7 Fantasy Books To Read Instead of Harry Potter

The Harry Potter book series is, without a doubt, one of the most influential bodies of work in the 21st century. It sparked a cinematic universe, merchandise overload and even its own theme park. But, more importantly, it sparked creativity in an immeasurable amount of people.

Harry Potter Castle Photo by Jules Marvin Eguilos from Unsplash

That’s what made it so much more upsetting when Harry Potter author, J.K. Rowling, outed herself as a transphobe. The author has made multiple comments against transgender people’s gender identities and supported a shop that promoted transphobia by selling pins with sayings like “Notorious Transphobe.”

It only went downhill from there as people began to call out the traces of racism and antisemitism in the world of Harry Potter. There are only a handful of characters of color in the series and they bear stereotypical names like “Cho Chang.” Some critics claim that her portrayal of goblins as hooked nosed, money-hungry creatures stems from anti-Jewish imagery.

Finally, many fans of the series find problems with her attempts at retroactive diversity. Rowling is known for claiming her characters are minorities without any context in her series to support her statements. For example, she claimed that Albus Dumbledore is a gay man, despite there being no reference to his romantic relationship with his supposed love interest, Gellert Grindelwald, in any depiction of the characters. She also went on to say that Hermione Granger, undeniably one of the most popular characters from the series, could be a black woman. However, she had only ever been depicted as a white girl with brown hair, with the only exception being her most recent adaptation in the play Harry Potter and the Cursed Child.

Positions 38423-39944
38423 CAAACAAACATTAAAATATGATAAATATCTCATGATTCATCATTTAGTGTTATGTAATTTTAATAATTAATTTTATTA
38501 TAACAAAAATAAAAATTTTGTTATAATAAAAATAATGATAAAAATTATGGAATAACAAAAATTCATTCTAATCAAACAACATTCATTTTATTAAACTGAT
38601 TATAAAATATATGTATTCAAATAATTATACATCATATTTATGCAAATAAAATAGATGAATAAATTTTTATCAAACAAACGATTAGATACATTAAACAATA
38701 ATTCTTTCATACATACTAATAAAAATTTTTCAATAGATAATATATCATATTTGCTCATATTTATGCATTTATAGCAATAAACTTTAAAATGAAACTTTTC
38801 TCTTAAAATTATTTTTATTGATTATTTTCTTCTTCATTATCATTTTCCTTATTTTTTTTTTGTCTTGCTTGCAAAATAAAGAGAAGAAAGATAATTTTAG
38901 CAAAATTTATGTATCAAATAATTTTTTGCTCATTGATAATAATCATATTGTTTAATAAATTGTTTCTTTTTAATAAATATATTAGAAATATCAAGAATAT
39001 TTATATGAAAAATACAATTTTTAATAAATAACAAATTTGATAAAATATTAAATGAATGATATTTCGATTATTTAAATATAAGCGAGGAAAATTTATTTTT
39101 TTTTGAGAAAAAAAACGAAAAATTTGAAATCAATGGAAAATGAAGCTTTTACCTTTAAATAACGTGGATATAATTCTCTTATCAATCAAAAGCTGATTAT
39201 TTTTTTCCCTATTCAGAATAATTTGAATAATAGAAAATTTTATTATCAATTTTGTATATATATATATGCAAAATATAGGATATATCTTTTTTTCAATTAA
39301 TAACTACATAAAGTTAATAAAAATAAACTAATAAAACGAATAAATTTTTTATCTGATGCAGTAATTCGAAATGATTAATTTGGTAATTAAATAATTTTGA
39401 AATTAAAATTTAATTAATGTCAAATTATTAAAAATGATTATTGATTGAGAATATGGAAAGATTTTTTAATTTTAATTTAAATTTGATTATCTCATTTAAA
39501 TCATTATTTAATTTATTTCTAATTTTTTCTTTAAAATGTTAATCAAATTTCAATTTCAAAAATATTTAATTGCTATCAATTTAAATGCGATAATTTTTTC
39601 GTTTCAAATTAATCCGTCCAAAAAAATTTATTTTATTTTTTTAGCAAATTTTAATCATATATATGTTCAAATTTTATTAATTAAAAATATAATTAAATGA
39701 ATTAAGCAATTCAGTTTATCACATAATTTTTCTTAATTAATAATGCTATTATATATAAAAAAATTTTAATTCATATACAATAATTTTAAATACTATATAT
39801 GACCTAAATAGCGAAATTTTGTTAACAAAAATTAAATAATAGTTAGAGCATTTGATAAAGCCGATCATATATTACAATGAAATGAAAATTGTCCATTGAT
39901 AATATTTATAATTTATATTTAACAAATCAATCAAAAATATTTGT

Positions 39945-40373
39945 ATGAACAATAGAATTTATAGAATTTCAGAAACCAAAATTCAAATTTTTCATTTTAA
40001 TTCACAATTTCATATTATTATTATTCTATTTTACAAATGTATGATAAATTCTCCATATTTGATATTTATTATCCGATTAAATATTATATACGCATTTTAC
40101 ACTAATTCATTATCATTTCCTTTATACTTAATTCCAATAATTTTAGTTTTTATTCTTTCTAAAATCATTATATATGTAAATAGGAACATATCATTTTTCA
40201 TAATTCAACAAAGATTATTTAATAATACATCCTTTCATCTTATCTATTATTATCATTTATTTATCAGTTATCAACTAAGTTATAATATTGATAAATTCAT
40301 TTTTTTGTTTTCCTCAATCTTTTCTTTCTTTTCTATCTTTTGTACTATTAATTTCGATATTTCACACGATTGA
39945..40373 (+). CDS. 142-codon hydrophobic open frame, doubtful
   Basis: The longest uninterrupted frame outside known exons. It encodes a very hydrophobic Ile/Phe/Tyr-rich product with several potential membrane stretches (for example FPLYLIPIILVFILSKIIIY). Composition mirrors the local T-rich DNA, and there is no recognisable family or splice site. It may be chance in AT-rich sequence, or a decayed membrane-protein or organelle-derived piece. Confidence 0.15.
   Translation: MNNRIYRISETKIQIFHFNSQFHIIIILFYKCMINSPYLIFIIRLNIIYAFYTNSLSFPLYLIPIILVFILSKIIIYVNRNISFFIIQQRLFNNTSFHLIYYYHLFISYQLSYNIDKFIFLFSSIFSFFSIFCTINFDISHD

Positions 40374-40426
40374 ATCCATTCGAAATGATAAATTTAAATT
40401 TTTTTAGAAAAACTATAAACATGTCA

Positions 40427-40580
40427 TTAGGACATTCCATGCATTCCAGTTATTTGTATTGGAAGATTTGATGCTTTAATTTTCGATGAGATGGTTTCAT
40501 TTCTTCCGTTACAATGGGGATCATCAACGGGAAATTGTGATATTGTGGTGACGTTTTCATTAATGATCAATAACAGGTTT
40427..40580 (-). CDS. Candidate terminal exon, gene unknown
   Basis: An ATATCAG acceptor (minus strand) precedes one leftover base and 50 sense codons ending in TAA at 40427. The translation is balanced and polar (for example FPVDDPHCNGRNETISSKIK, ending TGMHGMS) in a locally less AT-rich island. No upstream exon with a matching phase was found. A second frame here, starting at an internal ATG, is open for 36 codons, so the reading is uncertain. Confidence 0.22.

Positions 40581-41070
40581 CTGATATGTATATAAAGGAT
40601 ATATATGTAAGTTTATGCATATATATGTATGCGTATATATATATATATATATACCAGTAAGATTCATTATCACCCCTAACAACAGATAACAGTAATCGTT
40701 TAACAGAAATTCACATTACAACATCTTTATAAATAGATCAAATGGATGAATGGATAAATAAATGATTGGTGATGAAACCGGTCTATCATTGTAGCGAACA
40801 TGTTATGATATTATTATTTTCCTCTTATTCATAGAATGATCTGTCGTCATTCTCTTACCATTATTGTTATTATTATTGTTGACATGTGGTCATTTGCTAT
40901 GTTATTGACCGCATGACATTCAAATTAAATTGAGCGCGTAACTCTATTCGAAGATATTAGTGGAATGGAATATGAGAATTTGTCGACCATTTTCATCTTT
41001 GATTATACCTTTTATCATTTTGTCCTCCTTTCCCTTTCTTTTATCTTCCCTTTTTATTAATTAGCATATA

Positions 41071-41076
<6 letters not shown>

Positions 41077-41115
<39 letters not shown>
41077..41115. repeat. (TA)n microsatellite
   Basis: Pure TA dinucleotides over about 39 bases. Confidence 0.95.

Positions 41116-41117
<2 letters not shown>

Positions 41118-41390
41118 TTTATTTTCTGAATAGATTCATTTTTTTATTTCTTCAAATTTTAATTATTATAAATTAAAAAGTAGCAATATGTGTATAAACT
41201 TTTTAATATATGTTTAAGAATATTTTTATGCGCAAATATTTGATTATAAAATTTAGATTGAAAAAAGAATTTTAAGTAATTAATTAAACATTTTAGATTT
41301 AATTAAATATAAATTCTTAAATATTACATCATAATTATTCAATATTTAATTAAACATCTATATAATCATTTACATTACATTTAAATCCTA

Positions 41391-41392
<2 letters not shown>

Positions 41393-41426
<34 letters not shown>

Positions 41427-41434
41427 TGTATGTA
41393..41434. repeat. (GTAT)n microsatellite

Hermione Granger Warner Brothers

Fans are left with a bitter taste in their mouth as they have to acknowledge that the book series that was once their escape is now shrouded in ignorance. No matter what problematic thing J.K. Rowling does next, her books still have a lasting effect on the people who’ve read them. But, there are plenty of books in the sea and a lot of them are written by the queer people and BIPOC that Rowling constantly mistreats. So, here are seven book series to read instead of Harry Potter.

  1. 1. "The Legacy of Orïsha" by Tomi Adeyemi

    cover of children of blood and bone

    Set in a world swimming with West African mythology and Yoruba culture, the trilogy has two books published so far: Children of Blood and Bone and Children of Vice and Virtue. It follows themes of revolution and empowerment. When considering how to develop the series' setting, Adeyemi was inspired by Harry Potter and Avatar: The Last Airbender.

  2. 2. "Six of Crows" by Leigh Bardugo

    cover of six of crows by leigh bardugo

    Another series with heavy worldbuilding is Leigh Bardugo’s Six of Crows trilogy, which is set in her magical and elusive Grisha universe. It was originally planned to be a duology but the positive reception she received about her writing style and characters motivated her to write a third novel; however, there is no confirmed publication date. The trilogy — along with her other Grishaverse novels — has also been adapted into a live-action TV show, which is premiering April 23, 2021, on Netflix as Shadow and Bone.